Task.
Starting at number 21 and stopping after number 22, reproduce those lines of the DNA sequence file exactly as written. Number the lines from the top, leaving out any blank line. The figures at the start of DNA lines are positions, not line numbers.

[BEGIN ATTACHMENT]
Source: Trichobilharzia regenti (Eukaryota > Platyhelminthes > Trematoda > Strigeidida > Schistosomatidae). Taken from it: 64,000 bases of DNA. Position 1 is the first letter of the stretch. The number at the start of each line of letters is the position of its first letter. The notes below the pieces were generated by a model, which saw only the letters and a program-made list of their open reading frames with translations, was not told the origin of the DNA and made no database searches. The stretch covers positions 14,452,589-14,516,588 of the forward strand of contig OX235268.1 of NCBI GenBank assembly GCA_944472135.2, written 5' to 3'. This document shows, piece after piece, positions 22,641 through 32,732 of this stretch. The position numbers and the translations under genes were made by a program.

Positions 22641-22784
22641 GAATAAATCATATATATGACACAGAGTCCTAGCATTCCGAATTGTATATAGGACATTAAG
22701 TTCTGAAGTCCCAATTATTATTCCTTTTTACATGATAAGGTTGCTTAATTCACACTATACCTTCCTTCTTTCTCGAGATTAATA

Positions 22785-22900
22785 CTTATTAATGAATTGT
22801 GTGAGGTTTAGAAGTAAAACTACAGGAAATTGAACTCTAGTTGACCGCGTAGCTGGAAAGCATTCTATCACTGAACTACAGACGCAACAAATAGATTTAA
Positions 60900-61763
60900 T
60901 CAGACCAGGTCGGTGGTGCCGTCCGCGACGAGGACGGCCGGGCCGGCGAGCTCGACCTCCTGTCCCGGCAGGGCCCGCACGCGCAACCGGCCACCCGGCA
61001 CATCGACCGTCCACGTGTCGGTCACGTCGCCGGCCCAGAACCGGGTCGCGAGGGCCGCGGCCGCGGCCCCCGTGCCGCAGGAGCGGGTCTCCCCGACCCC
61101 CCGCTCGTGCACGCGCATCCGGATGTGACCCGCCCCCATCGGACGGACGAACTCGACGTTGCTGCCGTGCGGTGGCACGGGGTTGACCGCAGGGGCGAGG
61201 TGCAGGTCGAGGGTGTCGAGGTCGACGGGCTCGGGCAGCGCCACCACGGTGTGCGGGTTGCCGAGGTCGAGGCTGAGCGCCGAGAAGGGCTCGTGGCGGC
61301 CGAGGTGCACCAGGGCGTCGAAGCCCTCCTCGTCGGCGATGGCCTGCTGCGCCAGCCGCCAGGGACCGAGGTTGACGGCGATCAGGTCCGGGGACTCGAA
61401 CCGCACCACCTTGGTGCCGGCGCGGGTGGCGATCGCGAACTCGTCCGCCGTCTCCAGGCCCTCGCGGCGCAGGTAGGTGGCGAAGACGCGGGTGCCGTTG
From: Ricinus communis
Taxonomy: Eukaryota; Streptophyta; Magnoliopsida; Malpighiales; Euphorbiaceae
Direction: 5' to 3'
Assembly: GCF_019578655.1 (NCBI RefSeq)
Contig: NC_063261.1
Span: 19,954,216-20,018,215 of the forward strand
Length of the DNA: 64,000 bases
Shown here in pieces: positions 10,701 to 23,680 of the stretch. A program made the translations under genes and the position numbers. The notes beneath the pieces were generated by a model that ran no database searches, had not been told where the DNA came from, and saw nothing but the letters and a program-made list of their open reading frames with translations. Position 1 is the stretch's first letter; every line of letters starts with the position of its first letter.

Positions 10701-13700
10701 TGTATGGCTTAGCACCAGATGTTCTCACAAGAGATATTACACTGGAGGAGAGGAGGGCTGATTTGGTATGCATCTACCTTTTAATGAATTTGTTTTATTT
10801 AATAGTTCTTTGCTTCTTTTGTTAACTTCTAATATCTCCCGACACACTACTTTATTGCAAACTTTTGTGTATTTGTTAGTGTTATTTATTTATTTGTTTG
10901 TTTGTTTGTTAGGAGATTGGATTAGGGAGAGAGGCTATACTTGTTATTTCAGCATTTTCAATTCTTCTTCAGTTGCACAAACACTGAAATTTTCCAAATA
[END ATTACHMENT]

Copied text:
Span: 19,954,216-20,018,215 of the forward strand
Length of the DNA: 64,000 bases